Whereas my perception is that the Buddha knew what he meant by the unborn -- he experienced the state after all -- but that he never states it so clearly that *I* can know what he meant, or even that he was certain, himself, whether it survived death or not (since he had never experienced both a post-enlightenment state and death).

I'm guessing that this is the main difference in our understanding of what the Buddha taught: that you are certain he was saying there is some aspect that can't be located in this world but does exist (and so is by definition transcendent), and I believe that when he was talking about "the world" he was talking about "the world we create in our minds by clinging to the five aggregates" so that when he talks about "the world beyond" (paraloko) and supramundane (lokuttara) he is simply speaking about getting beyond the reality we (believe we) create for ourselves -- which makes the state of being unborn something else entirely from the way we normally live our lives -- a state that is indescribable to us mere mundanes because it has no reference to the way we have always perceived things -- but doesn't necessarily make it mystical, or literally beyond *this* world. In fact, if it is something one can experience while living in this world it has to be, at least in part, *in* this world.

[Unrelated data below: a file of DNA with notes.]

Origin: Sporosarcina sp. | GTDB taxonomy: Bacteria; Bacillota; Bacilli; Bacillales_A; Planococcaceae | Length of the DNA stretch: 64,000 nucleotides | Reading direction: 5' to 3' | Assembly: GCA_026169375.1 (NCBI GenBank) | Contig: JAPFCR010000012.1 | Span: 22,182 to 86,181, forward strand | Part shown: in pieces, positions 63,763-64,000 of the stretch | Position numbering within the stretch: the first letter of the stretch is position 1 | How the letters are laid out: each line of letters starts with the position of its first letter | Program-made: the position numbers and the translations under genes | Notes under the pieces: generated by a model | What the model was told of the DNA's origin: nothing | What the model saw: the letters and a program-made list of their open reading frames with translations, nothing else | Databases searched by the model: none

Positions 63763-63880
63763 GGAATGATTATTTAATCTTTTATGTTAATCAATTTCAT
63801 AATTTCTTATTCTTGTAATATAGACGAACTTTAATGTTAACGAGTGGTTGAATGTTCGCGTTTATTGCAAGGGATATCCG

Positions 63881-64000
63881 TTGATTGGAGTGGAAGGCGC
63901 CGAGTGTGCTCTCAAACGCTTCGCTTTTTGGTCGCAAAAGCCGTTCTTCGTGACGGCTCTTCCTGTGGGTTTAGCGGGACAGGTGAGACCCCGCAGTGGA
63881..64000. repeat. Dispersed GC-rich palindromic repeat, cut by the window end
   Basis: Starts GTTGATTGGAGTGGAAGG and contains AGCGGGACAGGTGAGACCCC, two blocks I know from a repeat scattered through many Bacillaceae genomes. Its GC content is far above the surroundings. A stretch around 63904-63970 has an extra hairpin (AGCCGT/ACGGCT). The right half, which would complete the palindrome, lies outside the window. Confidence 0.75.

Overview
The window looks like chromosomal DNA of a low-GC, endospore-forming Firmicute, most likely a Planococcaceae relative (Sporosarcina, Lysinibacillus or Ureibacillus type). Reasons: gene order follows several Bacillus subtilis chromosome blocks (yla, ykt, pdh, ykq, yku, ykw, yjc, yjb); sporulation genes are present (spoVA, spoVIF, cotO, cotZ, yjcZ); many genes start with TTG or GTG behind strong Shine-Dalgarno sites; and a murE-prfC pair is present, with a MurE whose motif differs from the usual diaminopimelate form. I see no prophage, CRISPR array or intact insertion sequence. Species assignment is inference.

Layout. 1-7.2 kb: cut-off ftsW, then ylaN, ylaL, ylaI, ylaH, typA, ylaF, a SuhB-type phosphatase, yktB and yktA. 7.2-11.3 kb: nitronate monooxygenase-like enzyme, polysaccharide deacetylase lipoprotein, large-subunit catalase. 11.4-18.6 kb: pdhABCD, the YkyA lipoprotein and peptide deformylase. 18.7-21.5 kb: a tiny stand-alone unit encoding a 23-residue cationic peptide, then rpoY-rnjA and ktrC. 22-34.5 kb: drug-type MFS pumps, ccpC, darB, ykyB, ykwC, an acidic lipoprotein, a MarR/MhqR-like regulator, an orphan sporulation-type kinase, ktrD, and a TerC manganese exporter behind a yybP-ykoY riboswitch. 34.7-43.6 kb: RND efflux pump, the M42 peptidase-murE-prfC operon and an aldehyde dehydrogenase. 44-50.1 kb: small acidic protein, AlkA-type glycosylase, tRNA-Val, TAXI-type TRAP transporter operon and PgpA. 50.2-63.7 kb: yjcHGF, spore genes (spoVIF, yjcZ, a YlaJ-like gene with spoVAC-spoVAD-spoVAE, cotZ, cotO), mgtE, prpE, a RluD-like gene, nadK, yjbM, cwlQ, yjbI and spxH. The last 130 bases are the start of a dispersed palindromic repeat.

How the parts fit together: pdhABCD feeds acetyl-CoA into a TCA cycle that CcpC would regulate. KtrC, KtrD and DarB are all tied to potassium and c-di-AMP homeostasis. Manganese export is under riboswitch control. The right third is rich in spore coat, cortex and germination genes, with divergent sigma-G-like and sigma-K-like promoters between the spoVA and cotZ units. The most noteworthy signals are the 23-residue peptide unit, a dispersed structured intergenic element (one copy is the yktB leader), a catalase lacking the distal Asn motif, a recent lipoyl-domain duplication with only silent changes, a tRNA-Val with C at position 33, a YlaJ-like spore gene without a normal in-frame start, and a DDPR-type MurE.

And I hope you'll forgive me for being wordy.

"In the mean time, one should not be revising the teachings of the Buddha which secular Buddhists have a bad habit of doing."

I love this, it's the rain accusing the ice of abrading the mountain.

"So what is the Buddha’s reason for teaching that our self is not aggregated such that we should reject the Five Aggregates? To put it in gnostic terms, the Five Aggregates are matter and we are spirit—one is finite the other is not."

And just where does the Buddha make it clear that our self is not finite? Where does he say we are spirit?

and not for publication, just for your information as webmaster, when I hit the link to subscribe to the comment feed I get a bunch of code rather than a subscription.

I'm pretty sure that in choosing what to call themselves, folks aren't confined to using only the first definition of a word as found in the OED.

OED:
1. Of or pertaining to the world
2. Belonging to the world and its affairs as distinguished from the church and religion; civil
3. Of or pertaining to the present or visible world as distinguished from the eternal or spiritual world.

http://dictionary.reference.com/browse/secular
secular: 1. of or pertaining to worldly things or to things that are not regarded as religious, spiritual, or sacred; temporal.